Private equity moves to centre-stage

Tomas Hricko, product manager at global private equity fund-of-funds manager, Adveq, tells Amanda White why private equity should be the core of an institutional investor’s portfolio, not a satellite.Private equity has an increasingly definitive role in institutional portfolios, but for product manager at global private equity fund-of-funds manager, Adveq, Tomas Hricko, its place is slightly skewed.

“Private equity definitely has a place but as an illiquid investment it should be a core, not a satellite, because that’s what you can’t touch,” he says.

Both private equity and venture have now posted six consecutive quarters of positive returns, ending September 30 according to Cambridge Associates’ private equity and venture indexes. It’s a good time to be arguing for private equity.

“In private equity you want to dominate, like in an activist fund, it is long-term in nature and should be the core,” Hricko says.

“Do you really think you’re going to be successful in a highly concentrated and traded market like active long only? Investors should be closer to a hedge fund if they want to add value in that. From a construction point of view, private equity performance and risk drivers are idiosyncratic so there’s low correlation in alpha.”

Hricko “definitely believes” in the illiquidity premium and that some strategies in particular require a lot of skill, including his flavour of the month, the distressed or turnaround market.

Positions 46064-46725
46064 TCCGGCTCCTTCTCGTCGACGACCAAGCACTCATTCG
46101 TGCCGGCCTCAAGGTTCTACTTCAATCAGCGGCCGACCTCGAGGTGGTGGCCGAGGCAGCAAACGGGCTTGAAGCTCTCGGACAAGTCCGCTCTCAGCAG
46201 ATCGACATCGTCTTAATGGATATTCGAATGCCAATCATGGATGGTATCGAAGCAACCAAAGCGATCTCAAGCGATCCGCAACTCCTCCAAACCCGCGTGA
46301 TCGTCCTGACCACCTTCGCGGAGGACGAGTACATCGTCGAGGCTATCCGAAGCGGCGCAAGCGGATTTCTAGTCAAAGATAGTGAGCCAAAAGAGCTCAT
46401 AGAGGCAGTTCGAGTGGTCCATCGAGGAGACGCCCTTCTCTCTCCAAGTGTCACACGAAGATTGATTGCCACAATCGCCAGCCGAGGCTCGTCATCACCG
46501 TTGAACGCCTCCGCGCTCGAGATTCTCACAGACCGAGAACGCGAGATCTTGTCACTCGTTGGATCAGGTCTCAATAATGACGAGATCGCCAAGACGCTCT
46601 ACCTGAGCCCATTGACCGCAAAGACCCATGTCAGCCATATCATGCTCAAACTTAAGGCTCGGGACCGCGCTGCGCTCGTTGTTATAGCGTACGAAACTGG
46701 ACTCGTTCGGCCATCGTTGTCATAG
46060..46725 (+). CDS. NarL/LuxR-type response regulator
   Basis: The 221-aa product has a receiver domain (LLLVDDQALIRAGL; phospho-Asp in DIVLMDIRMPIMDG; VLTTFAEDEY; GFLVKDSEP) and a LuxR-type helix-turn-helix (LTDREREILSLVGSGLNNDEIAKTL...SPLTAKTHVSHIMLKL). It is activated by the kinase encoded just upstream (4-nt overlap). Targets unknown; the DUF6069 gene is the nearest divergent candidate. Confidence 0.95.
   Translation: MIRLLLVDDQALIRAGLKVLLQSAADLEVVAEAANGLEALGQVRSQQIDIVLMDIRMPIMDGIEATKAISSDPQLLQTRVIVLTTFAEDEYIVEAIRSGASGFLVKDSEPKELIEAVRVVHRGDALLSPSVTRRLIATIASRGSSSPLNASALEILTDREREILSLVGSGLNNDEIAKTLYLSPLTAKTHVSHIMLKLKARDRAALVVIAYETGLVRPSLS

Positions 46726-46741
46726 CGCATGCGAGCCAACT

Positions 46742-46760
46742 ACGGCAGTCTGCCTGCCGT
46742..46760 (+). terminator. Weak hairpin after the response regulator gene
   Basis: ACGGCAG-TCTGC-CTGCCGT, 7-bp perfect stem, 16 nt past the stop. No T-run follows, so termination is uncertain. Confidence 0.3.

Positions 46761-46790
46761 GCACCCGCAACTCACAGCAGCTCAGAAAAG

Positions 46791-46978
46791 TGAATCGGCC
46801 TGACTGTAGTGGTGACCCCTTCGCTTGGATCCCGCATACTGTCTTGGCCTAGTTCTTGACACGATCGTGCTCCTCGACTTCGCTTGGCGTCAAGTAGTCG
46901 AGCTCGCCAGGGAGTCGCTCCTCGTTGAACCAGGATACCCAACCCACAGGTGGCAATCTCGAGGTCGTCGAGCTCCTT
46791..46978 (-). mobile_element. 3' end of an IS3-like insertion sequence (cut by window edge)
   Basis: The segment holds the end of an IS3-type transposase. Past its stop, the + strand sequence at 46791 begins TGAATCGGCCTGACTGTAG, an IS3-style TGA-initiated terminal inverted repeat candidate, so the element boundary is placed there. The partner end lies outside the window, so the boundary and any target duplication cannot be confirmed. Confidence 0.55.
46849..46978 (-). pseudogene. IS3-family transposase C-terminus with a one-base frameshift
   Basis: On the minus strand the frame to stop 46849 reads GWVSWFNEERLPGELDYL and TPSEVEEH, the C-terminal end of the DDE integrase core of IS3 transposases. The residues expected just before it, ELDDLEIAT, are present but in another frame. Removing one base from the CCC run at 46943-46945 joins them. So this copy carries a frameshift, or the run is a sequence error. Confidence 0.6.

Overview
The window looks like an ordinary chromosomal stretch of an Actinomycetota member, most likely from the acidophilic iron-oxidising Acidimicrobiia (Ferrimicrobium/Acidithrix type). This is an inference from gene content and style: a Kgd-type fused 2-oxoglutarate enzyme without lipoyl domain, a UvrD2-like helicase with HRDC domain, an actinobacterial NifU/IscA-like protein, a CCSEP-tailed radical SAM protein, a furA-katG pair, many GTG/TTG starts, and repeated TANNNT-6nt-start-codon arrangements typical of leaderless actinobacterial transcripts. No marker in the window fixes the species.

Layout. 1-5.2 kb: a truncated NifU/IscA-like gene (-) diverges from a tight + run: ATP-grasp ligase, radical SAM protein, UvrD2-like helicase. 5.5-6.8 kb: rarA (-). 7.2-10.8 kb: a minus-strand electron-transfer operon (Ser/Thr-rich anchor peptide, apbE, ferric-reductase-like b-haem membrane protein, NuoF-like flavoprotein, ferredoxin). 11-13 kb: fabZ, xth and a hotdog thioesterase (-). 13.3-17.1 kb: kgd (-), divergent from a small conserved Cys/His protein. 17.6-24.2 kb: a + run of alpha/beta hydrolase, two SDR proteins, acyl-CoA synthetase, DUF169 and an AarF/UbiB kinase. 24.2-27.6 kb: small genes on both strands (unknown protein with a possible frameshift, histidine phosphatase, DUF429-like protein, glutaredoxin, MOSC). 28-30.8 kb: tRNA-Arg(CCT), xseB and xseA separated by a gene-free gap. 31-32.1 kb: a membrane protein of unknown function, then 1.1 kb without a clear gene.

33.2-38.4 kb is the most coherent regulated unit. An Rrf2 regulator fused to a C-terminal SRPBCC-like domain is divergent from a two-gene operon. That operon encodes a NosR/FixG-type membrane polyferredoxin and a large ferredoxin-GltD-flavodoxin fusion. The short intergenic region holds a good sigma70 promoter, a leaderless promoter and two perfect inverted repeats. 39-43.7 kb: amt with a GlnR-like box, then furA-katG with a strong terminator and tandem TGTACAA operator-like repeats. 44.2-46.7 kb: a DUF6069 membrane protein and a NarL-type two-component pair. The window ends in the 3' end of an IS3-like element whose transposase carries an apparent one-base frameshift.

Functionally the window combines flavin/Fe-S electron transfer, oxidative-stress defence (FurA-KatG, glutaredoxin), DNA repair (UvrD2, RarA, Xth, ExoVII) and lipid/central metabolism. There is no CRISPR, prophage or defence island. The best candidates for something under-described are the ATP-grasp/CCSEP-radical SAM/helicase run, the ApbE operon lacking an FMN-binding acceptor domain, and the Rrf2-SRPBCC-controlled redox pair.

“The turnaround market is very idiosyncratic, there is a lot of operational management required and it is a fragmented market, there’s a lot of room for skill. There is no other investment where you can benefit from turning companies around.”

He says the unique factor about distressed investing is that it provides access to a specific phase in a company’s lifecycle, the restructuring or revival phase that cannot be addressed through traditional public/private equity or fixed-income programs.

It’s also a phase that is less tied to capital markets than regular buyouts because of its inherently operational driven nature.

Regionally, the manager is looking at turnaround opportunities across the board, in Europe with its fragmented bankruptcy processes, and the US with a large amount of loans coming through to companies.

“In the US, turnaround is attractive because there is still a wall of maturities in small- and mid-sized companies and a large mound of loans coming through.”

Hricko also believes there are opportunities, particularly in the US and China for investment in venture.

In US venture, the IPO pipeline is extremely healthy, with some high profile companies such as Facebook being obvious examples; with the sector being driven by a steady rate of technological innovation and the fallout from endowments selling their investments.

“Last year we closed a $180 million fund-of-funds in venture technology, we are seeing investments in some game-changing technology,” he says.

Similarly in Asia, particular India and China, technology is dominating venture, but in a different way.

“In China they are focused on copying and implementing technology. But we are focusing on firms that service the domestic market, like the Facebook of China,” he says.

Hricko also says sustainability is a focus for China, using as an example the fact that country now has 50 per cent of the global wind capacity through wind turbine producers.